Minimise targeted ads on social media

Social media platforms build profiles of us to better target us with ads. Learn how to minimise targeting and make this data collection useless!

woman looking at hundreds of ads on a wall

We, like you, are fed up with how companies exploit data to target ads online. We’ve filed legal complaints over it, campaigned against it, called out empty promises, written letters, made gifs, formed alliances, and more. And we will continue this fight – but we need your help.

PI is often asked how to stop companies from targeting online ads at them. Every day there are stories about how random political actors and interest groups are attempting to influence people’s thinking through online advertising. Social media platforms play a key role in targeting ads at you – and they facilitate the use of data in ways that you probably wouldn’t like.

There are steps you can take to minimise all of this – and by doing so, show companies that you don’t want to be targeted with ads. These explainers show you step-by-step how to reduce the ways in which companies are able to target you with ads.*

At PI we think strong privacy settings and minimal collection of data should be the default. We’re working to make sure that the way data is used by political actors and advertisers does not facilitate the breakdown of democratic structures – and social platforms are important players in this work.

 

Disclaimer

Taking these steps will not solve everything. Data will still be collected by companies and will still be used in advertising. But these steps can help making the advertising less targeted, meaning that an advertiser, in theory, will knows less about you. On top of these recommendations, there are different tools you can use to prevent the tracking of your online activity such as ad blockers. These steps are a start – and it’s worth doing.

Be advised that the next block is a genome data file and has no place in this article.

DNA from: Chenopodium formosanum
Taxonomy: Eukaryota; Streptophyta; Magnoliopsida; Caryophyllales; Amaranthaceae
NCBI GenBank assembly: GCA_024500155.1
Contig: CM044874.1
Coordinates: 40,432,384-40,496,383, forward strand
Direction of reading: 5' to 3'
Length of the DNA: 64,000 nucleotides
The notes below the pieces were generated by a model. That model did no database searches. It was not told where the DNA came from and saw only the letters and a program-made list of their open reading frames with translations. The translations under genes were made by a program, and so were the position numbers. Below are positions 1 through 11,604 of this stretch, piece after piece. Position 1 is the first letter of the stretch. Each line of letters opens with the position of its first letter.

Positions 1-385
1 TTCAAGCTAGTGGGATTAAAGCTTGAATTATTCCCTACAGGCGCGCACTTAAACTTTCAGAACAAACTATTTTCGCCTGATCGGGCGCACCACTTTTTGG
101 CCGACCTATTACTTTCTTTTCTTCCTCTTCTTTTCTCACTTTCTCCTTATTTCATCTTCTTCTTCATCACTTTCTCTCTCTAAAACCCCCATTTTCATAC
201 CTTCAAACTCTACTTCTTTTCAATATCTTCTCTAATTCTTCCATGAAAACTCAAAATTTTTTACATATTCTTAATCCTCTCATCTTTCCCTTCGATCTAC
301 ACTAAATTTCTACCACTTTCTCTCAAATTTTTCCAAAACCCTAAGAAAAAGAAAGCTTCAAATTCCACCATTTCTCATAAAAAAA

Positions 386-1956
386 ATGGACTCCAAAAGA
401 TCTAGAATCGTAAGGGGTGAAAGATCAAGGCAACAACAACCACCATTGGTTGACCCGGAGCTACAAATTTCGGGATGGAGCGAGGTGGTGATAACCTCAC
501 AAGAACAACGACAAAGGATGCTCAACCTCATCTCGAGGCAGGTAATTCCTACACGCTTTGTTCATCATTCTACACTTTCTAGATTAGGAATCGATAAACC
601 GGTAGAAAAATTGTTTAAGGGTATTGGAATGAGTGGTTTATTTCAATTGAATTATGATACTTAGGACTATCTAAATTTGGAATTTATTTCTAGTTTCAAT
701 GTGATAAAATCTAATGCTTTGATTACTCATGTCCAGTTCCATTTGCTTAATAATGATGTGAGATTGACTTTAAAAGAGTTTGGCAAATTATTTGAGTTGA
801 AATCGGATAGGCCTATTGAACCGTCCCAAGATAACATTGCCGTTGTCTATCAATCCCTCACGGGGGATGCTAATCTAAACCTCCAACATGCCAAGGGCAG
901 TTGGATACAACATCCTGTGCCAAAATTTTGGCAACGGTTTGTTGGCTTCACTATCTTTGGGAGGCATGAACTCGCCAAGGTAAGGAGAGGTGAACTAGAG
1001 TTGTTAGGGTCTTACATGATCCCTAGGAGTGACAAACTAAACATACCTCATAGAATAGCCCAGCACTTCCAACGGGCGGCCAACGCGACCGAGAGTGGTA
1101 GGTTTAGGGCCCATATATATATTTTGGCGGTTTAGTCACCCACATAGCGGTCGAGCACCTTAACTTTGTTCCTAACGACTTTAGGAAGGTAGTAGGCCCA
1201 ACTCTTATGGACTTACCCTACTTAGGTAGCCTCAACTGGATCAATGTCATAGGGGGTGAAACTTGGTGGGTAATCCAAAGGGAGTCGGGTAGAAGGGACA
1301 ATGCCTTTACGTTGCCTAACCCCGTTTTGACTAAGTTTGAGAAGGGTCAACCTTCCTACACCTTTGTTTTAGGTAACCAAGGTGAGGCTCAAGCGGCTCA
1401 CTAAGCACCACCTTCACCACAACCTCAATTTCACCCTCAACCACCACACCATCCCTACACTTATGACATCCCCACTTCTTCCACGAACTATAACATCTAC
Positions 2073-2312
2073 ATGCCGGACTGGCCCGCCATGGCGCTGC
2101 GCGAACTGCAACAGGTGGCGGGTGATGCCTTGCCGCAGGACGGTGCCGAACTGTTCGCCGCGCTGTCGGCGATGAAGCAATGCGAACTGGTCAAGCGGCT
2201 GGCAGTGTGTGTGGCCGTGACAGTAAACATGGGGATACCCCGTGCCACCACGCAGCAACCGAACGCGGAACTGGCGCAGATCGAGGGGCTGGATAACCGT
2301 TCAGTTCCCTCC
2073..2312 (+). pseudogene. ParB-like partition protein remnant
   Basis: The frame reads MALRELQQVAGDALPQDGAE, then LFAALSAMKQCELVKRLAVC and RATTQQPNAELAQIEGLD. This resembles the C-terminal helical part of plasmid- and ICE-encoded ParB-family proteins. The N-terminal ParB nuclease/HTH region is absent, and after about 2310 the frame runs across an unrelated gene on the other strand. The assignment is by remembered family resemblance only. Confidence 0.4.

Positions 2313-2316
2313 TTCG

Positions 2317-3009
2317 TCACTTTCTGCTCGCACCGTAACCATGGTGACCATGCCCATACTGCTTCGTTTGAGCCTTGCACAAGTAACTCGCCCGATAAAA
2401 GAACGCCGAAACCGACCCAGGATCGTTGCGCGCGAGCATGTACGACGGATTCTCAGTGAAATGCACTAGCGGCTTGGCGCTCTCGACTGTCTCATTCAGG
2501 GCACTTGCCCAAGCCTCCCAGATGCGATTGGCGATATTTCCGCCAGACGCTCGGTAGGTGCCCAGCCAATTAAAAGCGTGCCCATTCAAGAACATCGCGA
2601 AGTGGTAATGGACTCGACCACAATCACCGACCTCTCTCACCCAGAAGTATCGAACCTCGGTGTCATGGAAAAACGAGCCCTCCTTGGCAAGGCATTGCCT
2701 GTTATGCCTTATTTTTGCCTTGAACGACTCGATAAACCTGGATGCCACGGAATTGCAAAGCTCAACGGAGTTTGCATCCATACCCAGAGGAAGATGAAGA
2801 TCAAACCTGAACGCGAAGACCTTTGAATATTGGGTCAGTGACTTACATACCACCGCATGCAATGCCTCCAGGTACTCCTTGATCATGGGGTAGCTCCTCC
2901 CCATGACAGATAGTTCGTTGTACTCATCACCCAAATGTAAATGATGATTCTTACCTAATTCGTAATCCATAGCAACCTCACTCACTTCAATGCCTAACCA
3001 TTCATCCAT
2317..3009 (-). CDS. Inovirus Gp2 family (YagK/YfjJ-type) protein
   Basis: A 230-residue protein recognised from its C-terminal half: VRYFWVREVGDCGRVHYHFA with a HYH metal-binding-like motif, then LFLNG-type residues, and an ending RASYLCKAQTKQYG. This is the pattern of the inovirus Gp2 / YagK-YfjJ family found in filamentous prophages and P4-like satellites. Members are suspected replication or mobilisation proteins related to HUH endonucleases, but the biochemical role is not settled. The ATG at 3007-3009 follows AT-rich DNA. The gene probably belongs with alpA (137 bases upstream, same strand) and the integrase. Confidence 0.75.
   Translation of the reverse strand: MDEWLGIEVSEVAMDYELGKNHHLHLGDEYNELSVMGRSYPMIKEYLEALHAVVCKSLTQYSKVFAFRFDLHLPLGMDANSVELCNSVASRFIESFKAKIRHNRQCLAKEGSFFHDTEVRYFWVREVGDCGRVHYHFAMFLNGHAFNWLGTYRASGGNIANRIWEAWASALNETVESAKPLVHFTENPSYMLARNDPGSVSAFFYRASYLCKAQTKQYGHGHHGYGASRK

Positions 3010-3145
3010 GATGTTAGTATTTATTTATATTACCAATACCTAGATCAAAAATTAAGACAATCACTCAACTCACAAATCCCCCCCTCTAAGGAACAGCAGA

Glossary

Ad targeting

Ads are "targeted" when they are aimed at an audience with specific traits based on the product or service that is being advertised.

 

Ads personalisation

Ads are "personalised" when they are targeted to a specific person based on their perceived or inferred interests or characteristics. These interests and characteristics are themselves derived from previous online activity, such as visited websites or apps used.

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Facebook has been in the news over the past few years for failing to protect users’ data (here are some examples). Facebook can be an important tool in facilitating democracy and provides the potential to spread messages and ideas around the globe. For these reasons, it’s not possible for some

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It’s tough to minimise targeted ads on phones because ads can be delivered based on data from the device level (such as what operating system your phone is using or based on unique numbers that identify your phone), browser level (what you search for within a browser), and within the apps you use

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While Telegram says in its privacy policy that the company doesn’t “use your data for ad targeting or other commercial purposes”, the company says that “no third party bot developers are affiliated with Telegram” and that developers “should ask [users] for [their] permission before they access

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TikTok is a short-form video app (owned by ByteDance) which allows advertising and sponsored content. Two thirds of TikTok’s over 113 million users (are reportedly aged 16-24) and it was the second most downloaded app in 2019, beaten only by WhatsApp’s 849 million). Like other tech platforms

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The screenshots below outline some steps you can take to minimise the data you share on WhatsApp. The company announced changes to group privacy (details here) but we are not currently (as of 14/05/19) able to see these changes (PI is UK-based).

It’s tough to minimise targeted ads on phones

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Google dominates online search. The company also owns YouTube and Android, with the latter reportedly making up nearly 75% of the global smart phone market share. PI has written about the numerous problems that come from corporate concentration and the use of data by monopolistic companies, and

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Twitter plays an increasingly important role as a space facilitating democratic engagement, debate and dissent. However, Twitter's track record in relation to protecting people's data has in some instances fallen short of expectations. In August 2019, for example, Twitter revealed that it had shared

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Uber appears to offer few options to limit data collection and it’s unclear how the data the company has about users is shared with third parties including advertisers, although there have been numerous reports about Uber’s data sharing activities. These screenshots show a few things you can do.